Special Correspondent

State Government reduces wheat quota to 25 kg

from 35 kg

JAIPUR: Human rights groups have challenged the Rajasthan Government's latest initiative to provide wheat at the rate of Rs.2 per kg to the 27 lakh-strong BPL families in the State pointing out that there is a catch in the move—that instead of the entitlement of 35 kg of wheat per BPL family every month, the quota has been brought down to 25 kg.

“To reduce the entitlement is a retrogressive step which requires reconsideration on various counts as it amounts to violation of Supreme Court orders in the right to food case besides the fact that it would lead to under nourishment in a large number of families who will be forced to buy wheat from the open market,” Ashok Khandelwal, Advisor to the Commissioners of the Supreme Court, points out. “It goes against the spirit of universal entitlement,” he notes.

The Congress Government in the State, after a Cabinet decision recently, had launched the Rs.2-kg wheat scheme this May Day. The Government was particularly loud about the scheme as it thought both reducing the rate for wheat to BPL families from Rs.4.70 per kg to Rs.2 per kg and inclusion of the over 10 lakh State BPL-- till now without such an entitlement-- would bring accolades. “We are happy about the inclusion of this 10 lakh. However, this cannot be a reason for reduction in the entitlement of others. This will again amount to the diversion of subsidy from the Centre worth Rs.50 crores,” points out Kavita Srivastava, general secretary, Rajasthan, PUCL. “The Supreme Court order clearly states that no Government would restrict the entitlements without the permission from the apex court,” she adds.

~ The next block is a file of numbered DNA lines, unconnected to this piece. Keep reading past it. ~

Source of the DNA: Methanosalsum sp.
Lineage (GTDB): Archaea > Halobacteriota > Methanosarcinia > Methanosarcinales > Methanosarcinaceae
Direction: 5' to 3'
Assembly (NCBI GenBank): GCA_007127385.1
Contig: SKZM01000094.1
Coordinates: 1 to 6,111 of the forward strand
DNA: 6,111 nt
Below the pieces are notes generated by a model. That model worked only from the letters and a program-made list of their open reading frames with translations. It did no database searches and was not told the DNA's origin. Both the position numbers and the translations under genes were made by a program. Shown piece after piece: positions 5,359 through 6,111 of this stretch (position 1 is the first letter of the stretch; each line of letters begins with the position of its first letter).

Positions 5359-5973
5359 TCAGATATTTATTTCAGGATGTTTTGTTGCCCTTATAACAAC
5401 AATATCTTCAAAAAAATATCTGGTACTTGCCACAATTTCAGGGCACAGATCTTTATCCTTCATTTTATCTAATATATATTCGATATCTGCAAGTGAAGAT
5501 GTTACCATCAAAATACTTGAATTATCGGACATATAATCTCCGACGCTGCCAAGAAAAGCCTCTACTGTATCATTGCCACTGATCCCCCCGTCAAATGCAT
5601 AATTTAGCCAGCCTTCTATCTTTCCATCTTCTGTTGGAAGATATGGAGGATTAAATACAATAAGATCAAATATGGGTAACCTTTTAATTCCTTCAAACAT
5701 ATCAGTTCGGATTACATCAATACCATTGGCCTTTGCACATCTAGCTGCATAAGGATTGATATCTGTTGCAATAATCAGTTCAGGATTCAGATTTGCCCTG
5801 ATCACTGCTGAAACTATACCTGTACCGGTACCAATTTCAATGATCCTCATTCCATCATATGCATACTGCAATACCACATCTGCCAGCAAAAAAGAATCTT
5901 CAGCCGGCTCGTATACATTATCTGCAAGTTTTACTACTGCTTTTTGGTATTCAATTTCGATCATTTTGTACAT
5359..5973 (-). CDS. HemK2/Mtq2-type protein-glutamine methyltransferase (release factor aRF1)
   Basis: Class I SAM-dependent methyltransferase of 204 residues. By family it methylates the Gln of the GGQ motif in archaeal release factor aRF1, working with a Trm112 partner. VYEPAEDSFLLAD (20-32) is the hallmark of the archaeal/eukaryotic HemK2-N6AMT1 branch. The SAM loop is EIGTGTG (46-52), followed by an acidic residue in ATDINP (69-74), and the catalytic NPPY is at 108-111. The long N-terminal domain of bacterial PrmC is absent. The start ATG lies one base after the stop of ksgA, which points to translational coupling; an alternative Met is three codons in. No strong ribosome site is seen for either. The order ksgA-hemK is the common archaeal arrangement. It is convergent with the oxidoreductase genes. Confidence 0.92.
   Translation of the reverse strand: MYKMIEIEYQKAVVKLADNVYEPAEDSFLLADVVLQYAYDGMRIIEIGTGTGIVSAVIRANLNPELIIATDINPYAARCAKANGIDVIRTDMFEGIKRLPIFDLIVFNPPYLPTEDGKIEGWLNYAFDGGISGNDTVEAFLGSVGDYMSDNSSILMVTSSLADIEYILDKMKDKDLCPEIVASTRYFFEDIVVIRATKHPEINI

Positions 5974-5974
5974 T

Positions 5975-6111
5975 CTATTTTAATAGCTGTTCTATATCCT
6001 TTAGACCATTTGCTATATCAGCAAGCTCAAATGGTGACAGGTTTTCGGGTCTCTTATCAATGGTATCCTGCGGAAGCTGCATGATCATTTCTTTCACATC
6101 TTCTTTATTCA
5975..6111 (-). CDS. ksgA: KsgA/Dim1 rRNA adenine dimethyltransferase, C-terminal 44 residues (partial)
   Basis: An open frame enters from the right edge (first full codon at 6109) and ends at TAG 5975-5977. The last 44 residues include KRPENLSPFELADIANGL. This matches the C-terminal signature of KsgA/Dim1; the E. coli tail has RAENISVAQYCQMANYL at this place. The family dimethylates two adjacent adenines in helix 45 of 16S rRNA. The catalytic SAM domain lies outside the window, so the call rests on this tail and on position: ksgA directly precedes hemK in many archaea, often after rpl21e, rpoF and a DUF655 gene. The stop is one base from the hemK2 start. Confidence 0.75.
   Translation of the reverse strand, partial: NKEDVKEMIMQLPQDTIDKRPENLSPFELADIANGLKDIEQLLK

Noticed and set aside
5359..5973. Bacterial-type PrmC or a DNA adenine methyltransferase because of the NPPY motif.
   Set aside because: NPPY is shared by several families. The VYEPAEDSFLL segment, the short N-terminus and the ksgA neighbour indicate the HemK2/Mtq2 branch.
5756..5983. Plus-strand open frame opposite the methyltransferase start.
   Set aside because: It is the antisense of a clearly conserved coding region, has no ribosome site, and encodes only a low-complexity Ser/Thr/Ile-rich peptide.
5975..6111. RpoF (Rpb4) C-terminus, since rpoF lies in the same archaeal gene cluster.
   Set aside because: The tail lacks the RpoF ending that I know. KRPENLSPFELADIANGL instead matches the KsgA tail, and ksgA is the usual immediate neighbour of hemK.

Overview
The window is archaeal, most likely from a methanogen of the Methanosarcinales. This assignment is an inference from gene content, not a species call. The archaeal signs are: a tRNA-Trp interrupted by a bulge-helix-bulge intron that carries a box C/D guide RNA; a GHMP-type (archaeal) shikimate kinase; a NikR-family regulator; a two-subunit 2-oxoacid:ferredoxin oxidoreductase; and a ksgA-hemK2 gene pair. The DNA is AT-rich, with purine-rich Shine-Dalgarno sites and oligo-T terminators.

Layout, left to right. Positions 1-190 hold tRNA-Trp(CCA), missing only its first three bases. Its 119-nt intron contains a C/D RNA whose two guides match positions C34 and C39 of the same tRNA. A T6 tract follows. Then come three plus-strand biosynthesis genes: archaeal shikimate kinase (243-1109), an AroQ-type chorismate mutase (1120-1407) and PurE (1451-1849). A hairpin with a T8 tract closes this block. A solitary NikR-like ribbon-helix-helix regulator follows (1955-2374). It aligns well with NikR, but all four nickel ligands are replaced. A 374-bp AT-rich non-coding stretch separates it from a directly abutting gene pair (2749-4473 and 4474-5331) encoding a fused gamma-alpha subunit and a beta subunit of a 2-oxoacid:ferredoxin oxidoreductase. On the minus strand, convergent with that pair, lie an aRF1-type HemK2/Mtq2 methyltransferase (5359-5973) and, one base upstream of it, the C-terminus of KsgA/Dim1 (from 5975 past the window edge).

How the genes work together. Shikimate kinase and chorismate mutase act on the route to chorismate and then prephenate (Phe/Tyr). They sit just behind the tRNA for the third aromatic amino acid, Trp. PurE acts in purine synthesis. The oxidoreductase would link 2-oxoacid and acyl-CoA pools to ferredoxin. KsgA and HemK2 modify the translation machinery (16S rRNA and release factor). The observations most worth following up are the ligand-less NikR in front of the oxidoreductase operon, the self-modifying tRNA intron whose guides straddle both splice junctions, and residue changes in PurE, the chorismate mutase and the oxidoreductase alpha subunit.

The activists are quick to point out that even the entitlement of 35 kg had not been adequate. Citing testimonies of the National Institute of Nutrition, Hyderabad, they say that an adult has been recommended a minimum of 14 kg cereal and a child, half of that, for maintaining the required calorie levels. This means that an average family of three grown ups and two children would require 56 kg grain per month.

“If you take a closer look the BPL families stand to lose with the present arrangement. The saving of Rs.67.50 they would have now –compared to paying at the previous rate of Rs.4.70 per kg—will go once they have to buy wheat at Rs.14 per kg from the market paying an additional Rs.93,” explains Mr. Khandelwal. This way in a month each of the BPL family would be forced to spend an additional Rs.25.50 on grains. The total amount required to be spent by these families would come to Rs.50.55 crore a year.

The groups point out that the country has enough grain stocks to feed both its rich and the poor. “The Government of India's Economic Survey talks about more than 400 lakh tonnes grains in FCI godown at present. By the time the rabi procurement gets completed the Government will have 600 lakh tonne grain stocks with it,” Ms.Srivastava, notes. The activists have threatened to launch an agitation from May 5, demanding the withdrawal of the decision.